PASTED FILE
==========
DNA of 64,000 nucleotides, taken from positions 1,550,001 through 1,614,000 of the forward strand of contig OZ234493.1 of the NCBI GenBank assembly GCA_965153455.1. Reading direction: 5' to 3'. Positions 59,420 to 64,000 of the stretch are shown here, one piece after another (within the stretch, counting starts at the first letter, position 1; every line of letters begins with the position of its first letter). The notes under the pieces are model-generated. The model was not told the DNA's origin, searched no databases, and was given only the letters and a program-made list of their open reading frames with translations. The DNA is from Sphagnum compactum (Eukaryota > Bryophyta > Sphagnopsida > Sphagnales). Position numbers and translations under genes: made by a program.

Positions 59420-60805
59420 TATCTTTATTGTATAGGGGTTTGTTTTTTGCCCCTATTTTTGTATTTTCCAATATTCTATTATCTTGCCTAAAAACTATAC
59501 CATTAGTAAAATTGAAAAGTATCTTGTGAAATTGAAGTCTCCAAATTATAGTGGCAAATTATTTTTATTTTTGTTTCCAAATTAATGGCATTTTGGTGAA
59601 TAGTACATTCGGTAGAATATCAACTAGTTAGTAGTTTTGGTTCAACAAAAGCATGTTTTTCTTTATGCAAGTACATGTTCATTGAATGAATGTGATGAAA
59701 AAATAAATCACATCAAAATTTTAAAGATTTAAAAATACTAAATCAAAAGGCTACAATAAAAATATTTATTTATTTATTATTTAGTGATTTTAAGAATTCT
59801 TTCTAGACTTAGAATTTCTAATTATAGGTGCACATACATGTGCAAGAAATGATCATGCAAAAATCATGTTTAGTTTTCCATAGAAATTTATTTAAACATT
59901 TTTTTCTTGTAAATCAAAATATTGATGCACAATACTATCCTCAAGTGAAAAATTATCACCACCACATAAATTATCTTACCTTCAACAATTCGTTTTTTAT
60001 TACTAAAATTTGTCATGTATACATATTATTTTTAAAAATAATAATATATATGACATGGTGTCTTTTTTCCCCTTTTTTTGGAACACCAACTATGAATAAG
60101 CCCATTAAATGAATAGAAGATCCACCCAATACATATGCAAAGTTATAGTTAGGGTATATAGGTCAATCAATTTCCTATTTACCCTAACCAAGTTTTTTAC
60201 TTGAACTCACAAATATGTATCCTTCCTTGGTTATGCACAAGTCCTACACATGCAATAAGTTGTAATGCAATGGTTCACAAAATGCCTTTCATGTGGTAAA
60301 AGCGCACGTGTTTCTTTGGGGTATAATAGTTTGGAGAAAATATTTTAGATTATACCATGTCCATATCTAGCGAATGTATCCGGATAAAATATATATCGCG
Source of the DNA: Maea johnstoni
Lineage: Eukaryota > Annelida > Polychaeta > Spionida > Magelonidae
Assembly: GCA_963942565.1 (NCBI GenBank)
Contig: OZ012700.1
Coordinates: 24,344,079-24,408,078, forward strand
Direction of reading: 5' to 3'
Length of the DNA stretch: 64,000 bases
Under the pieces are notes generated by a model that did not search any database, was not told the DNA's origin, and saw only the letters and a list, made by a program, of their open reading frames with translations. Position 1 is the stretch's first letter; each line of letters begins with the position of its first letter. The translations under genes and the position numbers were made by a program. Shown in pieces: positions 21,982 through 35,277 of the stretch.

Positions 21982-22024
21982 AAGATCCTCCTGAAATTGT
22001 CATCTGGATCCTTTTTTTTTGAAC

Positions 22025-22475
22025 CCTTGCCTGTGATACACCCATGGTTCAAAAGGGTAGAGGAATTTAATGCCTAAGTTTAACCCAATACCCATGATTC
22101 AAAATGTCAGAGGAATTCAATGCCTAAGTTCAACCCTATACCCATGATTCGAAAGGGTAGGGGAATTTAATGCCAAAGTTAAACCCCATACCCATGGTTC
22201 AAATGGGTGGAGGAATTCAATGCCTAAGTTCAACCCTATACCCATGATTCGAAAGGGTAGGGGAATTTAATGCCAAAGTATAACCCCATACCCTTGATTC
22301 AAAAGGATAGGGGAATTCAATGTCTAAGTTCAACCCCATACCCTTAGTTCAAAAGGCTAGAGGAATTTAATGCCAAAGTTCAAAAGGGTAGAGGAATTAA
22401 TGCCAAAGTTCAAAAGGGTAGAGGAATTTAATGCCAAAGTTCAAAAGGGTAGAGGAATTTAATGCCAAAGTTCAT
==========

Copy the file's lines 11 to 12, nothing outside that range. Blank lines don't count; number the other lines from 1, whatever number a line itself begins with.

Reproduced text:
60201 TTGAACTCACAAATATGTATCCTTCCTTGGTTATGCACAAGTCCTACACATGCAATAAGTTGTAATGCAATGGTTCACAAAATGCCTTTCATGTGGTAAA
60301 AGCGCACGTGTTTCTTTGGGGTATAATAGTTTGGAGAAAATATTTTAGATTATACCATGTCCATATCTAGCGAATGTATCCGGATAAAATATATATCGCG